Cosmopolitan posted "Dermatology Has a Race Gap. Here’s How to Get Good Treatment Anyway" featuring Dr. Purvisha Patel.
The article includes Dr. Patel's expert insights on the deal breakers to keep in mind when working with a dermatologist, warning to be wary of doctors that provide fast and furious treatment plans.
When I first landed my job as a beauty editor, I said yes to just about every treatment that hit my inbox (I mean, can you blame me?). And for awhile, it was all fun and skincare games—in the name of research, of course—until I went to see a dermatologist for a Fraxel laser treatment. Fraxel is used to help improve skin tone and texture, and this particular doctor, who is white, assured me they knew how to use the powerful tool on my deep skin tone. You can probably guess what happened next:
I woke up the following morning to find my normally spot-free skin covered in patchy, dark marks. This happened despite the fact that I have access to the best dermatologists and experts in the country. It was a frustrating reminder that, like so many women of color, I need to vet my doctors extra thoroughly before I let them anywhere near my face, because the truth is that many don’t know enough about deep skin tones to treat them properly.
The lack of awareness starts early: Most medical textbooks depict proportionally fewer skin conditions on people of color (these pics, btw, are critical for proper
diagnosis, says Lynn McKinley-Grant, MD, former president of the Skin of Color Society). And because issues like eczema and melanoma look different or can be located in different places on various skin tones, doctors can misdiagnose or miss them entirely, which can have deadly outcomes.
What’s more, people of color are often underrepresented in clinical trials for Rx treatments—making this stuff potentially ineffective or unsafe for us to use. Also alarming: Only 3 percent of U.S. dermatologists identify as Black and 4.2 percent identify as Hispanic, according to a 2016 article in the Journal of the American Academy of Dermatology.
So, yeah, the medical community clearly needs to figure its shit out. Every board- certified dermatologist should be able to properly treat all skin tones, full stop.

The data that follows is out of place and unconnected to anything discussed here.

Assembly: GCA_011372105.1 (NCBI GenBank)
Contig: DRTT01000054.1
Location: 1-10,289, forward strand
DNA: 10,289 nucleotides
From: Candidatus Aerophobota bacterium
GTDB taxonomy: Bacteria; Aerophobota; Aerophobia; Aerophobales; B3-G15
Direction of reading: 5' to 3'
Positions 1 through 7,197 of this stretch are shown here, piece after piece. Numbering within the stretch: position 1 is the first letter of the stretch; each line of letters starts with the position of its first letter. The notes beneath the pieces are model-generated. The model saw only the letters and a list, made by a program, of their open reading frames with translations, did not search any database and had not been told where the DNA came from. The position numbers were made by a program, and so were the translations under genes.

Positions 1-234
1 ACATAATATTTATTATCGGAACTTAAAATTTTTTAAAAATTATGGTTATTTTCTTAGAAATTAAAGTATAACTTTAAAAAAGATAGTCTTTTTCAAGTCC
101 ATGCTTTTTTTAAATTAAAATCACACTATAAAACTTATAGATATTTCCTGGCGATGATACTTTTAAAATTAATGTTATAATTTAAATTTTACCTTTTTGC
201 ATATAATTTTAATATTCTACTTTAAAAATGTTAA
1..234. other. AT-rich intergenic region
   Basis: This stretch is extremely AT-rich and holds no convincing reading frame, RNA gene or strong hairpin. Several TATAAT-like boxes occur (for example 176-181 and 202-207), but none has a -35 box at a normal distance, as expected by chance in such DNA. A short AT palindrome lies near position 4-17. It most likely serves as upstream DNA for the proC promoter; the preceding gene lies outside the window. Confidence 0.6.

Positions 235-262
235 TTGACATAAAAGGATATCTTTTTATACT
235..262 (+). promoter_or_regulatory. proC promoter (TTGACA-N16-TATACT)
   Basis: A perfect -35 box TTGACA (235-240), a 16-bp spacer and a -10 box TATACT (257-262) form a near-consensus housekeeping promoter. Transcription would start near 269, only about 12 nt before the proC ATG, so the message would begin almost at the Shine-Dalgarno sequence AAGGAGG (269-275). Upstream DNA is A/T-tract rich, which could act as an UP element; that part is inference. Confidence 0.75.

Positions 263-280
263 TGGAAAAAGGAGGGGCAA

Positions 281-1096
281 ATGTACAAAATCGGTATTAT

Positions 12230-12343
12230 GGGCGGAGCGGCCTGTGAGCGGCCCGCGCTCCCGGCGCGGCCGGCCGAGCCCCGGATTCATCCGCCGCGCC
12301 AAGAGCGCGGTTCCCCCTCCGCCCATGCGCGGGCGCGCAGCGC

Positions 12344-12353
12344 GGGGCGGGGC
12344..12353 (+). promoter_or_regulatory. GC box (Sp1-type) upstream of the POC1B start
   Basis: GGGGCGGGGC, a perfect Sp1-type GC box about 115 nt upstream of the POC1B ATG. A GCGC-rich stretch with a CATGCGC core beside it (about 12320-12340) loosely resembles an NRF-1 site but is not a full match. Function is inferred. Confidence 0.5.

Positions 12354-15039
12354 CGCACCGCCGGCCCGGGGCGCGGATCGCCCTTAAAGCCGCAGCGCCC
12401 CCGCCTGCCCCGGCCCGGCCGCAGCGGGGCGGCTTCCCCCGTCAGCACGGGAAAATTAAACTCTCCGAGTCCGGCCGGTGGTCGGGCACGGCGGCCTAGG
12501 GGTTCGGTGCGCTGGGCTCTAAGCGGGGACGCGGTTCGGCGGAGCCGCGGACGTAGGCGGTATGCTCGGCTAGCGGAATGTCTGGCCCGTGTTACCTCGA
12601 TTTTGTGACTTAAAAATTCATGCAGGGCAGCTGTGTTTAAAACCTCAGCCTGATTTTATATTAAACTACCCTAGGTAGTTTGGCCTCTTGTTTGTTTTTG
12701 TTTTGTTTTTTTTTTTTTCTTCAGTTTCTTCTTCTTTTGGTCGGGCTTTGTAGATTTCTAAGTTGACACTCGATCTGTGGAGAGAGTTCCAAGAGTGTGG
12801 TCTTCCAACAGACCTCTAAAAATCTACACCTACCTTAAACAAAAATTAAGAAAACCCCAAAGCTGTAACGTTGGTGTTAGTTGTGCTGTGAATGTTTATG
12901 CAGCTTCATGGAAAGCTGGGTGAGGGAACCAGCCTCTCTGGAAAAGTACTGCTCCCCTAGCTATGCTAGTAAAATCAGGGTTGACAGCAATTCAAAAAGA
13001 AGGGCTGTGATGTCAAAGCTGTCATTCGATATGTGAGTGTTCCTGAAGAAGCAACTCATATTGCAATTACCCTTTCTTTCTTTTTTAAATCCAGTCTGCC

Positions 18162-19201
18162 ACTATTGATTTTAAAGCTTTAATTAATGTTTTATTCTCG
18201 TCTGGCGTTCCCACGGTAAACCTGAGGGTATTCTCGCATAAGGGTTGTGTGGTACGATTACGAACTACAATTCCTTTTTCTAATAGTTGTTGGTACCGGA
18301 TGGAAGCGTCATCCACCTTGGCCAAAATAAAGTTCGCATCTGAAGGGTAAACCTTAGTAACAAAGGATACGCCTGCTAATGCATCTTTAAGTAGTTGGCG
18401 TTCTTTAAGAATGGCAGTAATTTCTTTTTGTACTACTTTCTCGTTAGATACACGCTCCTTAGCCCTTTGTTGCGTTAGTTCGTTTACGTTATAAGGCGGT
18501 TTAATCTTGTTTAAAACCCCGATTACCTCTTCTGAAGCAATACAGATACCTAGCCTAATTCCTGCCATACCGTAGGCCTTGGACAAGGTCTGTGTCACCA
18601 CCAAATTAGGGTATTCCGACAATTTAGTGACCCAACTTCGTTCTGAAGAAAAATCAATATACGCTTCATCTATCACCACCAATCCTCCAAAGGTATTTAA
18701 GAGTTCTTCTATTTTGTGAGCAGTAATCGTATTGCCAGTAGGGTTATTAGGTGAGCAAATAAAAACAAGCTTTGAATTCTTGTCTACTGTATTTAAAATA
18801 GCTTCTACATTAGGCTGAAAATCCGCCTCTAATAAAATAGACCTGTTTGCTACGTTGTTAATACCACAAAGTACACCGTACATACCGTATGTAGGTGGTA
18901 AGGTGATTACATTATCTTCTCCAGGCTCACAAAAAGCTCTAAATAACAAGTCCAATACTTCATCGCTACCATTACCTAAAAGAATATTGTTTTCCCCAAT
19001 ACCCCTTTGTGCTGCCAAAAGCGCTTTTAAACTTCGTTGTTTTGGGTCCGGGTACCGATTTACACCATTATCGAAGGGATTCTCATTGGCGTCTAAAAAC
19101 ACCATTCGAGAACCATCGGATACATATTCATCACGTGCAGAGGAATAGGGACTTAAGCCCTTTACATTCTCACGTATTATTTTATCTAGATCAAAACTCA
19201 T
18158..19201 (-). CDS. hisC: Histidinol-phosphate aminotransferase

In the meantime, I was able to find a new derm who is helping me reverse my Fraxel damage (the routine includes gentle brightening ingredients and daily sunscreen). And to help you navigate all this too, I’m here with this been-there-done-that-learned-the-hard-way guide.
Derm deal breakers
If your doctor does any of these things, it’s time for a new one.
Strike one: They say that all skin is the same.
Sure, race is a social construct (ty, Sociology 101), but that doesn’t mean different levels of melanin don’t affect how skin should be treated. “Certain concerns are unique to melanin-rich patients, like hyperpigmentation and scarring,” says dermatologist Mona Gohara, MD. A one-treatment-fits-all narrative is a big no.
Strike two: Their treatment plan is fast and furious.
Melanated skin is sensitive to inflammation, and harsh products like strong acids and retinoids can cause irritation, sending melanin production into overdrive and resulting in dark spots and marks, says dermatologist Purvisha Patel, MD. Any “quick fixes” will likely do more harm than good.
Strike three: They skip the cancer convo.
People with deep skin tones can get skin cancer. In fact, Black patients are often diagnosed later than white ones are—and with worse outcomes. Make sure your doctor takes this as seriously as you do by having them perform a full-body skin check during your visit, says Dr. Gohara. Oh, and if they’re not reminding you to wear daily sunscreen with SPF 30 or more? Look for the exit sign.
4 ways to advocate for yourself (and your skin)
Look For A Derm With The Right Experience
The goal is to find someone who has worked with different skin tones, regardless of their race, says dermatologist Corey Hartman, MD. Spend time on a doctor’s IG and/or website. If you see a wide variety of skin colors, there’s a good chance they’ll be able to treat you. Also, google to see where they trained. Big cities generally = more experience with all skin shades.
Don’t Be Scared To School Your Doc
Say you’re going to see a doctor for dandruff and they prescribe something that requires you to wash your hair every day. That’s a time to speak up, says Melynda Barnes, MD, chief medical officer at Ro. “Let them know that with your hair type, you wash it only weekly or every two weeks. Then ask for other treatment options.”
Scope Out Patient Reviews
You don’t hit up a new restaurant without an extensive Yelp session, so why be any less picky about your face? Take a minute to read some reviews before making an appointment with a new derm—sites like Zocdoc, Vitals, and Healthgrades make it easy to see ratings and get intel from existing patients on everything from bedside manner to office wait times.
Read Up On Ingredients Too
Your MD should be doing their own homework, but it’s still important for you to have a basic understanding of active ingredients, says oculofacial plastic surgeon Chaneve Jeanniton, MD. It’ll make you a smarter shopper and better informed when you’re talking to a derm about curating a topical regimen. Try the Paula’s Choice online ingredient dictionary as a resource.